The life of China's aristocrats before the Revolution could be the subject of a fascinating account, but this complacent and...

SHANGHAI REMEMBRANCE

A rambling memoir of boyhood in a wealthy family in China before the Cultural Revolution.

Leo, who emigrated to the US and became an interior designer, recalls the mind-bogglingly privileged lifestyle his family enjoyed in the 1930s and 1940s. The early chapters offer intriguing descriptions of the luxurious family compound outside Changchow where he spent his infancy, though it seems unlikely that they are genuine memories. We barely glimpse the impoverished workers who made their masters' comforts possible; one passage casually describes servants cleaning the family's chamber pots "with detergent and handfuls of small clam shells, scrubbing them briskly with small bamboo whisks." There are hints of complicated relationships among the assorted characters peopling the households in Changchow and Shanghai, where Leo moved at the age of two. He lists various siblings, in-laws, and grandparents, but the descriptions are too generic to evoke distinct personalities or reflect generational or social differences. The author depicts the sexual shenanigans of the men, and the conflicts among their wives, mistresses, and prostitutes with gusto, but he offers no insight into the sexual politics that must have been involved and offers no social or cultural analysis whatsoever. Stripped of any larger cultural significance or context, the accounts of assorted catfights and recitals of the expensive clothes bought by the wives rapidly become tedious. Insulated by his parents' wealth, Leo barely acknowledges the Japanese occupation or the rise of Communism, and he offers more information about his grades in elementary school and his relatives' medical conditions than about the momentous historical events taking place. Even when Nationalist troops commandeer the family's residence, Leo observes only that "the troops ruined our lawn" and "the hardwood floors in the living and dining rooms were also badly charred from the women cooking on them with kerosene stoves." It's hard to work up much sympathy.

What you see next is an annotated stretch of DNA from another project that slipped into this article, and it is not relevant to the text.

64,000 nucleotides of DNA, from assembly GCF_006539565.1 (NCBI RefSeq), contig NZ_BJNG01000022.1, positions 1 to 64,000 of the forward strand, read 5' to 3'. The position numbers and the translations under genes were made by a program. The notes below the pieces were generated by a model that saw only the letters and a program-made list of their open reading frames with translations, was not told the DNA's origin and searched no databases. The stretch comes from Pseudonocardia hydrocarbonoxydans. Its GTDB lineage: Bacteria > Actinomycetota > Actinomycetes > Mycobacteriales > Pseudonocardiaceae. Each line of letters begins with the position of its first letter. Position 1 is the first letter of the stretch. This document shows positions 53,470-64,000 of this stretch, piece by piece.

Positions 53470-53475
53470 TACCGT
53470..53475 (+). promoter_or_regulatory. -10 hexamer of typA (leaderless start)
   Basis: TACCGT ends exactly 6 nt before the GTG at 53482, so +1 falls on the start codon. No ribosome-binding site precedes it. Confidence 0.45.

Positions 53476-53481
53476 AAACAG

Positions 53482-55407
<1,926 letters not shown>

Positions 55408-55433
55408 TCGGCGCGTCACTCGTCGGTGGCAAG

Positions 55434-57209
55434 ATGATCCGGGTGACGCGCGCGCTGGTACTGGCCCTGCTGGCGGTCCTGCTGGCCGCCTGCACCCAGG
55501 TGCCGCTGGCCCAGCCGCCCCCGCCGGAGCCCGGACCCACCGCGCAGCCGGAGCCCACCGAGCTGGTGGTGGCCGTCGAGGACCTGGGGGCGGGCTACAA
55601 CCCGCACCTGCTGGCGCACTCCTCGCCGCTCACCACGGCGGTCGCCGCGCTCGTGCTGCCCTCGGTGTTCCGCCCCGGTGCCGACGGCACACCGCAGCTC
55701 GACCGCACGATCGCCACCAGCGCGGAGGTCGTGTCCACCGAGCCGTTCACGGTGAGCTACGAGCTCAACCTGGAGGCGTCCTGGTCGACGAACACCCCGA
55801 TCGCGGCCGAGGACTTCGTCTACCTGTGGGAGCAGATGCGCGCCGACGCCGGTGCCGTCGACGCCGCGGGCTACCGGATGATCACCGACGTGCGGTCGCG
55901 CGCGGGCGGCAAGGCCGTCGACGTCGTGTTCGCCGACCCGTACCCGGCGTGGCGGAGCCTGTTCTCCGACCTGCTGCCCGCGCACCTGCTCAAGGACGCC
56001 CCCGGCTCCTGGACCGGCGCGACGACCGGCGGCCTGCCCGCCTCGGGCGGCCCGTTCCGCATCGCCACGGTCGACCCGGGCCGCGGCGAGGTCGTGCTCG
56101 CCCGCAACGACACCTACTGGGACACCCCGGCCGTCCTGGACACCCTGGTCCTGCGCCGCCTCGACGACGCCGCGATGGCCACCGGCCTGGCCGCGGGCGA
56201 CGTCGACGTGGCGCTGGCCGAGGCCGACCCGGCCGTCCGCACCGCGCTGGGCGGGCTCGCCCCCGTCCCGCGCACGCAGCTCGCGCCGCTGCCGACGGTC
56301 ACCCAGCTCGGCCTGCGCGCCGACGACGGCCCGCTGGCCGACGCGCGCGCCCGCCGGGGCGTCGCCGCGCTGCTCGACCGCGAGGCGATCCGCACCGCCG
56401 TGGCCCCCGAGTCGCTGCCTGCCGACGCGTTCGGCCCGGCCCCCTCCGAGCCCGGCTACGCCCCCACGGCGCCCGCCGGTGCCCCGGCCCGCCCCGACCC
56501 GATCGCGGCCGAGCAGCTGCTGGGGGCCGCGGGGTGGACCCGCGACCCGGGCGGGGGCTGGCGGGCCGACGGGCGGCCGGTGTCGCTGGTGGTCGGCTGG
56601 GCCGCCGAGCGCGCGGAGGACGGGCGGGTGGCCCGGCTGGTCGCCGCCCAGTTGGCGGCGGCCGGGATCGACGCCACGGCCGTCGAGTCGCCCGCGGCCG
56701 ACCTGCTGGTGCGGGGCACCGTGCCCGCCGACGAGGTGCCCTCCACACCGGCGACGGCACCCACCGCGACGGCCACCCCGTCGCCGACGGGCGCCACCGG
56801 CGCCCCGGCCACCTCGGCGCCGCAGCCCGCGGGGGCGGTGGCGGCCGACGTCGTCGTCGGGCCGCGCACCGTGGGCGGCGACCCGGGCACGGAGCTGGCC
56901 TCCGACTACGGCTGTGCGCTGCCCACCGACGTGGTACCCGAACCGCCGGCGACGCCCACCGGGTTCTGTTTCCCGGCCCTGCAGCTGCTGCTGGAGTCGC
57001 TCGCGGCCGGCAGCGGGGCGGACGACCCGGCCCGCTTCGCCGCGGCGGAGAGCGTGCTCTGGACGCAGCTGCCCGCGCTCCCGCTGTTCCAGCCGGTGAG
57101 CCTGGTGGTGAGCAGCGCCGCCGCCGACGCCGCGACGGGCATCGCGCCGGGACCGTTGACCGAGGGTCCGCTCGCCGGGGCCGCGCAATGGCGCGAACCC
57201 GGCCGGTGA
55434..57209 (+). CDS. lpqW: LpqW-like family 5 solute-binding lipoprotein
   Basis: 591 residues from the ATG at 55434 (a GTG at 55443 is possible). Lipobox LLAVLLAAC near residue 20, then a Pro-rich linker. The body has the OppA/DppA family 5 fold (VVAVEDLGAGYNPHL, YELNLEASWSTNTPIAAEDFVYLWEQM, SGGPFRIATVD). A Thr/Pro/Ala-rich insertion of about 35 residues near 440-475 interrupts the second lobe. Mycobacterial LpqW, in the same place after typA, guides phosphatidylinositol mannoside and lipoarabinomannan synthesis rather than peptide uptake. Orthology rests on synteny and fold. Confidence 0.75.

The life of China's aristocrats before the Revolution could be the subject of a fascinating account, but this complacent and oblivious narrative isn't it.

Pub Date: Sept. 1, 2000

ISBN: 1-56167-596-2

Page Count: 224

Publisher: N/A

Review Posted Online: May 20, 2010

Kirkus Reviews Issue: July 15, 2000

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Doyle offers another lucid, inspiring chronicle of female empowerment and the rewards of self-awareness and renewal.

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UNTAMED

More life reflections from the bestselling author on themes of societal captivity and the catharsis of personal freedom.